The noise was from the sprocket bending because of the cracks and making the chain whip.
The reason it snapped is evident in the pictures. Yes that is failed weld. Who welds a sprocket onto a tranny shaft??
This is a classic case of 'buyer beware' and things you do when drinking too much . I ve saved the sprocket, will put it in a sock and nail the dumb SOB in the head with it. I could've been killed had this happened on the freeway. yamaha 007 yamaha 008 [320x200].JPG[320x200].JPG yamaha 002 [320x200].JPG
wow that was a close one. glad your ok. ive heard of this welding the spocket on before but not seen it, the sob should have told you (if he knew) as its a pretty naughty thing to do
ive just brought an 85 model tenere and did check the front sprocket as id recently read about this somewhere else. guess youve got a rebuild on your hands now, is the shaft totally knackard? good luck
PO 's do strange things.
Like installing dry charged battery dry ( no acid).
Fitting split link the wrong way on the wrong side.
can sometimes take years to get a bike back to specification with 'everything' fully functional.
Ya thanks. I got lucky. As for the tranny shaft - its pretty messed up but i have a close machinist friend. He's massaged the splines, cleaned it up with small die grinders and we're waiting for parts to arrive. He will be able to fit the new sprocket on with the appropriate retainer, he's quite good.
I'll post pics this week of the before and after of the shaft.
Also my friend says that the sprocket needs a small amount of free play on the shaft in order to find a center with the rear sprocket and float with the chain. Hence the retainer that clips into a groove on the shaft that bolts to the sprocket. It just makes sense. Welding it did a few BAD things: heat warped the sprocket, no free play, destroyed the integrity of the output shaft and most important put lives at risk.
I don't know if the guy new about it and held it back when I bought the bike. I'd like to think not. Even I missed that one, so I can shoulder some blame as well.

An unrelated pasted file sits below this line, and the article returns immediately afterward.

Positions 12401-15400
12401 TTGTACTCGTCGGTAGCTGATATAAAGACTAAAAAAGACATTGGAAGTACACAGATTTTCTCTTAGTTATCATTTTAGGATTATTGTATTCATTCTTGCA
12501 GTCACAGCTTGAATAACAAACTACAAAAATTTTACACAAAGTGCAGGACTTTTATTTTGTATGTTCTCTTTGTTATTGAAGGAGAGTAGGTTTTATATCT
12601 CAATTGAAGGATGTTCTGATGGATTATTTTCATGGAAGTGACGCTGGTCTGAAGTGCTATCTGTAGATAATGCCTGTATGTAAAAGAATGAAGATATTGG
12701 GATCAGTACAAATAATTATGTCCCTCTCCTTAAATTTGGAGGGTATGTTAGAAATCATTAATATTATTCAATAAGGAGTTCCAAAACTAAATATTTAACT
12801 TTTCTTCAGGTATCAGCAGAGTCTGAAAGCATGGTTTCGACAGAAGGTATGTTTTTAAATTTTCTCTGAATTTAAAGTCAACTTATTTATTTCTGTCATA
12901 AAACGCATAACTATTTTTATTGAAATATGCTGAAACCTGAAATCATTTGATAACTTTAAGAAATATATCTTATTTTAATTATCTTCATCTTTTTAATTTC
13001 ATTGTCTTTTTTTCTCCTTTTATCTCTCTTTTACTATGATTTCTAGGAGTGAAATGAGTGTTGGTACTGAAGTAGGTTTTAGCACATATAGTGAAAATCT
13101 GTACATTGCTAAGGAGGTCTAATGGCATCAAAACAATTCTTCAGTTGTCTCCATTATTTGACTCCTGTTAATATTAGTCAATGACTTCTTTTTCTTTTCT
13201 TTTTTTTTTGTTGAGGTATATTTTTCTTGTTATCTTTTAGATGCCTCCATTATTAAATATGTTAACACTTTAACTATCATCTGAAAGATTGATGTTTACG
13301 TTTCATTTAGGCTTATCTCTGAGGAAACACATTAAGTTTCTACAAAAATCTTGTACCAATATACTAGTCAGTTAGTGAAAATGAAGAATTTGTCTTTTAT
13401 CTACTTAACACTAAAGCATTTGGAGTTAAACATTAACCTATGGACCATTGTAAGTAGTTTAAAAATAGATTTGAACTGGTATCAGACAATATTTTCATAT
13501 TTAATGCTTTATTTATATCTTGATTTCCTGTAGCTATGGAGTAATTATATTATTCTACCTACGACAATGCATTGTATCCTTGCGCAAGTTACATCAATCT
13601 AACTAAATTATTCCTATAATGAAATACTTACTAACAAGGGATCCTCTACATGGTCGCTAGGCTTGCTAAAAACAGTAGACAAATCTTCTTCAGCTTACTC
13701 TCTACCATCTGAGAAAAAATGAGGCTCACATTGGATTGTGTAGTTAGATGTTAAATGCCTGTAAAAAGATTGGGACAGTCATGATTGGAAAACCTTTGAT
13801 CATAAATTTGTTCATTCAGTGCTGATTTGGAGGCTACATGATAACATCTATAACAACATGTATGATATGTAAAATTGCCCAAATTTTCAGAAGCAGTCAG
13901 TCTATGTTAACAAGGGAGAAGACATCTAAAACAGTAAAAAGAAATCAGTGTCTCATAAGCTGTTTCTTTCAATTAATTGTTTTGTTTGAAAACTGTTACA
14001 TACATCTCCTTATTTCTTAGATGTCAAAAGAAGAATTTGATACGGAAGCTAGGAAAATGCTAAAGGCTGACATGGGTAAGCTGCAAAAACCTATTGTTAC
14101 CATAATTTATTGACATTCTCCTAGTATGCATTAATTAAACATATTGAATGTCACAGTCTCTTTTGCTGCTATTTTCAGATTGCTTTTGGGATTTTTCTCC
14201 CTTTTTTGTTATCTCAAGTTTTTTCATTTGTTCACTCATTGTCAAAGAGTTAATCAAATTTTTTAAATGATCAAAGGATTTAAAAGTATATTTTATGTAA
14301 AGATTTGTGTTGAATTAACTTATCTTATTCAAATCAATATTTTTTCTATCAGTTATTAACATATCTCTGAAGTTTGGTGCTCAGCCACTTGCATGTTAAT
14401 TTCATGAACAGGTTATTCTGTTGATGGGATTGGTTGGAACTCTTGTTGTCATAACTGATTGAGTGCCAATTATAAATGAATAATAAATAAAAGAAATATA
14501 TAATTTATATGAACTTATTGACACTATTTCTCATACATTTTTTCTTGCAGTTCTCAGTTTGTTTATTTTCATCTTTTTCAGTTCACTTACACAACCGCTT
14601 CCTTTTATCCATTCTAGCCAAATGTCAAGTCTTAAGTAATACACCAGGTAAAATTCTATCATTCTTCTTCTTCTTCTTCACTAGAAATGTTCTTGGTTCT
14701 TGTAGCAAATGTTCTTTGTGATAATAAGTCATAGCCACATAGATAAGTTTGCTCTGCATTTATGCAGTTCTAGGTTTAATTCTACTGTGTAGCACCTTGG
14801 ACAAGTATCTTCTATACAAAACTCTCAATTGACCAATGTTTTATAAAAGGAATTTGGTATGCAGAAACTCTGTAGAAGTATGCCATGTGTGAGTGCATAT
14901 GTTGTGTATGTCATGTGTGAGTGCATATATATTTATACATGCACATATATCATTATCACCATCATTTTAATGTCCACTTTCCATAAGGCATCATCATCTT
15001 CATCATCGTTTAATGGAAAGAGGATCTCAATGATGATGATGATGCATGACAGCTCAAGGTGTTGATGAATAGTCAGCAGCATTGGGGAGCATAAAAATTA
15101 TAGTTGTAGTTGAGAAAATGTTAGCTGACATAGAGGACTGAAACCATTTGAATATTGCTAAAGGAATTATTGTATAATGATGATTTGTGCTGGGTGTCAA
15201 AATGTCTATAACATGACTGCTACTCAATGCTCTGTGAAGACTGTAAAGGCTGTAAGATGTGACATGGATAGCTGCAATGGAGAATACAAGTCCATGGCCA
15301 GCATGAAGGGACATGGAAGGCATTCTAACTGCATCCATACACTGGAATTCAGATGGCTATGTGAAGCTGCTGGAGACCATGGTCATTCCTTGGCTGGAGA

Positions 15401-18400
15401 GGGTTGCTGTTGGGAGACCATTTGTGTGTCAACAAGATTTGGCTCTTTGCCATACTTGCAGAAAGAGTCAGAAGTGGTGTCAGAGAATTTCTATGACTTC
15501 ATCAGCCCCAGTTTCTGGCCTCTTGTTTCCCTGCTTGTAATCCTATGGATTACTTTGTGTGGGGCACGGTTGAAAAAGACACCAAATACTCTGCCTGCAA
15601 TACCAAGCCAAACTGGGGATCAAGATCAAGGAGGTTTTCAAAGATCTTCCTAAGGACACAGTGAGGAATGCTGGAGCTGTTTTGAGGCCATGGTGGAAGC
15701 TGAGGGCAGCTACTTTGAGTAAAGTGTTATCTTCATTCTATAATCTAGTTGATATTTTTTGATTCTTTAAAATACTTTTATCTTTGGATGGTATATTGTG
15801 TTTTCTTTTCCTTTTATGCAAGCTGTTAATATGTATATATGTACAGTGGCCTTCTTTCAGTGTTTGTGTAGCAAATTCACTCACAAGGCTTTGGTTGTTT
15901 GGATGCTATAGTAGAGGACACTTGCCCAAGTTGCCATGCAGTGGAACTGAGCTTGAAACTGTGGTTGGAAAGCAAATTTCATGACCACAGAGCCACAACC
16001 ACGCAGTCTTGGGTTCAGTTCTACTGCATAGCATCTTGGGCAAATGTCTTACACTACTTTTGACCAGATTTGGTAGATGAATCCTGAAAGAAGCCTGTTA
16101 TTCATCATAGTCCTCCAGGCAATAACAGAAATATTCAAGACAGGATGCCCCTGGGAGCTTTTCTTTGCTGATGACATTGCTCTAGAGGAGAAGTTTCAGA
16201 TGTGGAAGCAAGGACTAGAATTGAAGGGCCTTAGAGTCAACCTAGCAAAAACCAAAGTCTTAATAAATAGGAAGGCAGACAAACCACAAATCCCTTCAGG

just please all you new and experienced riders preventive maintenance and regular inspections could save your life. Just Do It. P1000373 [320x200].JPG
Also my friend says that the sprocket needs a small amount of free play on the shaft in order to find a center with the rear sprocket and float with the chain. Hence the retainer that clips into a groove on the shaft that bolts to the sprocket.
Not sure I understand this. The manual on my bike says the sprocket nut should be tightened to 110NM, and there's a lock washer on there too. How can the sprocket 'float' or have any free play? Mine is 100% solid on the shaft and, given the work it does, I'm glad it is
Whilst HONDA seem to have a FLOATING front sprox arrangement on many bikes, In my experience, most bikes have a fixed front sprox - as BlackDogZulu says, torqued up real tight.
I did have a front sprox come loose on me old (1978) Z1000 once....... I had noticed the chain snagging a bit when I pushed it out (backwards) from me garage, but thought nothing of it.... Then a few miles down the road, after a blast down the dual carriageway.... I stopped at a red light... Pulled away & then the bike just revved - no drive. The front sprox had loosened & just fell off.... Luckily no damage to me or the bike & the nut & bits were still under the casing cover
That explains the friend's remark then - he was thinking of Hondas. When you think of what the front sprocket has to do, it's one thing that I really check twice and then twice again before I put the covers back on. That nut is on bloody tight, and a bit more